I loved that. I used it in interviews and stuck it all over twitter and facebook. I thought about getting it tattooed on my arm—bannered under a picture of one of my planes in a suicide dive, guns chattering and engine howling—but stopped short of that rather permanent enshrinement because the more I thought about it, the more the phrase bothered me.

I mean, A Private Little War was not a steampunk book. It was, in fact, the exact opposite of steampunk—which is to say an accidental (but no less valid) example of one of the lesser-known and lesser-loved splinter-punk genres. It was a dieselpunk book.

Dieselpunk is the antithesis of steampunk. Not its enemy, but the counterweight on the other end of the scale. In terms of style, it’s not merely a question of the fuel that drives the machines (steam over gas), but of the way the machines are viewed.

Steampunk exists to glorify the tinkerer, the DIY mechano with his big wrench and pockets full of replacement gears. It fetishizes the inner workings of things and the way that they function (or don’t) in a world where all technology is new, strange, bespoke and infinitely fallible. Dieslepunk, on the other hand, fetishizes the machines themselves—the fast car, the impossible airplane, the smooth perfection of a body panel or radiator coil when it is doing exactly what it is meant to do.

Steampunk heroes are engineers and tinkerers. Dieselpunk heroes are drivers and pilots. Both make good use of their –punk suffix by offering up characters who exist on the margins of whatever passes for society and give a constant middle finger to whatever passes for authority, but they diverge from each other again in setting. The pipeworks gives way to the bodyshop, the gaslit streets to the highways, the public house to the neon-lit diner and backroom speakeasy. If steampunk is loud, dieselpunk is louder. Where steam is chunky, diesel is sleek. Where steam is single-shot, diesel is full-auto rock-and-roll.

In A Private Little War, my pilots stink of aviation fuel, cordite and ‘shine. They love their machines not for their quirky individuality but for their mass-produced sameness, dependability and high-tuned power. When faced, toward the inevitable end of things, with a violent reintroduction to the world of modern technology (in the form of dropships, artillery and armored Colonial Marines), they stare in wide-eyed gogglement at these wonders in the same way that the Iron-Age natives once did at their Aircos and Sopwith Camels. All whatever-punks exist in fragile bubbles of technological supremacy and must, at a certain point, face the loss of their advantage. No matter how powerful your engine or cool your leather jacket, there will come a day when someone shows up with something better, faster, stranger and more dangerous. That’s the life-cycle of the genre—what a character signs on for when he chooses his fuel.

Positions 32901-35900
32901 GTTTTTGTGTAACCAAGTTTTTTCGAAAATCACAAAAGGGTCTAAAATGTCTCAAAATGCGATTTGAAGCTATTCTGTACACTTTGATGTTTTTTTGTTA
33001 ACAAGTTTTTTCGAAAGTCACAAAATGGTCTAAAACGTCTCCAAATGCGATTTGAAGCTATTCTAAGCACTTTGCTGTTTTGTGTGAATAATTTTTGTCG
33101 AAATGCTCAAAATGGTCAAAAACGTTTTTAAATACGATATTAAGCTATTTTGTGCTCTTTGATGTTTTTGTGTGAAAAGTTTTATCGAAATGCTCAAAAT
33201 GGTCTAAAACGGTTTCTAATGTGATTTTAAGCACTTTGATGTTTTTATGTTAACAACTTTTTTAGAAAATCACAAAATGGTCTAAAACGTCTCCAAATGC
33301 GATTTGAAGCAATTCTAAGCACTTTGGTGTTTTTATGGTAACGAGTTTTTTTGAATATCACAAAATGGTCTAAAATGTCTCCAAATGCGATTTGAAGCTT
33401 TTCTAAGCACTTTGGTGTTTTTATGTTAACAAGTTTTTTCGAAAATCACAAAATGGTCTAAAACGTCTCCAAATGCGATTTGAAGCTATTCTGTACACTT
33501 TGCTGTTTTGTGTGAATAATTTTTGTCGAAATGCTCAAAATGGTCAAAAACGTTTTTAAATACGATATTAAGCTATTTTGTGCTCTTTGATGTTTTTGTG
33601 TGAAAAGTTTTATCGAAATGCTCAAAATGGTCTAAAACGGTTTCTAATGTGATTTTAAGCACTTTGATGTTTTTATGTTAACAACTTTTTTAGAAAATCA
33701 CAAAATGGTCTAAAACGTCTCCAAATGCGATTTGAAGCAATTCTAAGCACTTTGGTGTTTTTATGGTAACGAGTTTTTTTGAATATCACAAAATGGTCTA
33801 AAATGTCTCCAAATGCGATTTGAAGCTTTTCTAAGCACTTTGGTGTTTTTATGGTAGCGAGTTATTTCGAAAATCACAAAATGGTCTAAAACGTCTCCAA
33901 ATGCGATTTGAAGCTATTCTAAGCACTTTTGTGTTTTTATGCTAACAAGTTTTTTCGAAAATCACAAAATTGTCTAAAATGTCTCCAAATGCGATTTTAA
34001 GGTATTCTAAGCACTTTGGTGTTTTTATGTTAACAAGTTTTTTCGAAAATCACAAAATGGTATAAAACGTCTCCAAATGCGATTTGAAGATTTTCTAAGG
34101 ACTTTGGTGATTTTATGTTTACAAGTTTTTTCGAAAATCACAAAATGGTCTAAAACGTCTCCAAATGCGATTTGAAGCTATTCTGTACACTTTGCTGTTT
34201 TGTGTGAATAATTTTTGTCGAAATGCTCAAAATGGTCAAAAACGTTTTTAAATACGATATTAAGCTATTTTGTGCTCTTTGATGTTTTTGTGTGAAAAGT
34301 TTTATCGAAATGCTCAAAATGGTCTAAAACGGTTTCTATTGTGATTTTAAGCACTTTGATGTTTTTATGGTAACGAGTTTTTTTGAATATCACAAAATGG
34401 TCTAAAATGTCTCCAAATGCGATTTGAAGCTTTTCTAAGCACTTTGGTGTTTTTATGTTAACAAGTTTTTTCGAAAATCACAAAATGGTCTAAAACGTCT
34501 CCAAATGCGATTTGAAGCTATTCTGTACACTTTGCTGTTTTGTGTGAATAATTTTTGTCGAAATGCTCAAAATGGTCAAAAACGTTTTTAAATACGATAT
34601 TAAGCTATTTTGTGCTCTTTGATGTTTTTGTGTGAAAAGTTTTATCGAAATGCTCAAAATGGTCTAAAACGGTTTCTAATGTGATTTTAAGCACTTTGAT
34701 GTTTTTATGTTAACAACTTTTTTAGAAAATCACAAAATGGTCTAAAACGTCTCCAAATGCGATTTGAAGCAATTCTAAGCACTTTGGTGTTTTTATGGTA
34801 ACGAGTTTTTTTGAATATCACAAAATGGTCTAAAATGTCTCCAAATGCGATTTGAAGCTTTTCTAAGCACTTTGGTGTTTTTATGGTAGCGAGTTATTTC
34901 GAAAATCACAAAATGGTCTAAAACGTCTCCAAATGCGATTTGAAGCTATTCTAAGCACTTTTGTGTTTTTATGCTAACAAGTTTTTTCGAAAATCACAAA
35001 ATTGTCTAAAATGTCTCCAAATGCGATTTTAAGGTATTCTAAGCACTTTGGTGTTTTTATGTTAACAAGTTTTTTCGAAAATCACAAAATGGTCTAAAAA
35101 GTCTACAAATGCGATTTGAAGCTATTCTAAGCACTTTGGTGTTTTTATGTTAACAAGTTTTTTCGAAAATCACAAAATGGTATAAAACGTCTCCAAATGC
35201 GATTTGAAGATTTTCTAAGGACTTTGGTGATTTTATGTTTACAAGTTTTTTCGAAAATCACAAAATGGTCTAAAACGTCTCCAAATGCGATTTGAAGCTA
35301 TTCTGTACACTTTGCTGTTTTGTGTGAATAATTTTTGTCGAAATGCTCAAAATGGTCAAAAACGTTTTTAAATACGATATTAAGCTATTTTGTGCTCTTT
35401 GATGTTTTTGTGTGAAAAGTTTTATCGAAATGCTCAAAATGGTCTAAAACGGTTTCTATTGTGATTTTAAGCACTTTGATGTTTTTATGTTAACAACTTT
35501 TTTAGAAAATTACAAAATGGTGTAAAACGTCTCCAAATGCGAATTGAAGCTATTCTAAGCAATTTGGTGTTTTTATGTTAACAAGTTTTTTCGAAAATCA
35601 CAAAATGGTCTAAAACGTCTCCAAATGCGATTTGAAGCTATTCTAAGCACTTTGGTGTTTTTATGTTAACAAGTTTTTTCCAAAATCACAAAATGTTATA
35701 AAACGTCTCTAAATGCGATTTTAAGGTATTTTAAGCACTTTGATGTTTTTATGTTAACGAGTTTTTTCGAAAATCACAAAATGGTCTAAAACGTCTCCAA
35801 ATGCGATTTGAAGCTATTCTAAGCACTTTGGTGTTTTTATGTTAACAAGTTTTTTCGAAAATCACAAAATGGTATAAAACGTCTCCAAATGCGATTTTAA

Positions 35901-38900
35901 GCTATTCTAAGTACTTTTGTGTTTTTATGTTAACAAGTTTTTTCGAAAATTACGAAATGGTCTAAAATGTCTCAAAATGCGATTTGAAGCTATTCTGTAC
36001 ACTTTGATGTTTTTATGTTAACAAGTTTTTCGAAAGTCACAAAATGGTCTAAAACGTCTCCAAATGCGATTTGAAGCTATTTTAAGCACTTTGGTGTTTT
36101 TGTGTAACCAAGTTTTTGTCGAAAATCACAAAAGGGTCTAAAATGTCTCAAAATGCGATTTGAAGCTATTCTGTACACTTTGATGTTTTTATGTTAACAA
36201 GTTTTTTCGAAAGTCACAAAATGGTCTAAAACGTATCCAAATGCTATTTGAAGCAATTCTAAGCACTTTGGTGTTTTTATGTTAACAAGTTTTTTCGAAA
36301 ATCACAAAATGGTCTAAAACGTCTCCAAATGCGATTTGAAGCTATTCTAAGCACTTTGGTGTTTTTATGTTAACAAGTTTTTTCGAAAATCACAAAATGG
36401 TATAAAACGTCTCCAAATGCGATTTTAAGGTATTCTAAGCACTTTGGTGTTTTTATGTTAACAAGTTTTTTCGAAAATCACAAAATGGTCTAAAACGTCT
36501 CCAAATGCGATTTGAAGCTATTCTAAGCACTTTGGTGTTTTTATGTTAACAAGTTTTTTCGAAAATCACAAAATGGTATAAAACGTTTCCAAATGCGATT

But in the end, Dieselpunks are the grandchildren of Steampunks—third-generation outlaws who maybe still pull on pappy’s goggles once in awhile and keep a boots-and-braces daguerreotype of him on the bridge of his airship tucked behind the visor of their chopped and channeled Sixty Specials.

So can I put any of that steampunk in my stories? No. But I don’t really have to. It’s already there in the genes of what I do, and my only regret is that “Sopwith dieselpunk” doesn’t sound nearly as cool as the alternative.

This post originally appeared on “A Bag Of Good Writing”. Check it out there if you’re of a mind to.

Steampunk vs. Dieselpunk: An Argument By Author Jason Sheehan [A Bag Of Good Writing]


3 thoughts on “Steampunk vs. Dieselpunk: Choose Your Fuel

  1. Hello Jason,

    Enjoyed this explanation. I was asked to explain the difference between steam and diesel in a recent interview, so I came across your article while making sure I knew what I was talking about. I also wrote a dieselpunk novel unknowingly, calling it ‘dystopian noir’ at the time. The dieselpunk connections were pointed out after publishing, allowing me to discover the culture and many of the fans of it. I’m now proud to bear the dieselpunk banner as well.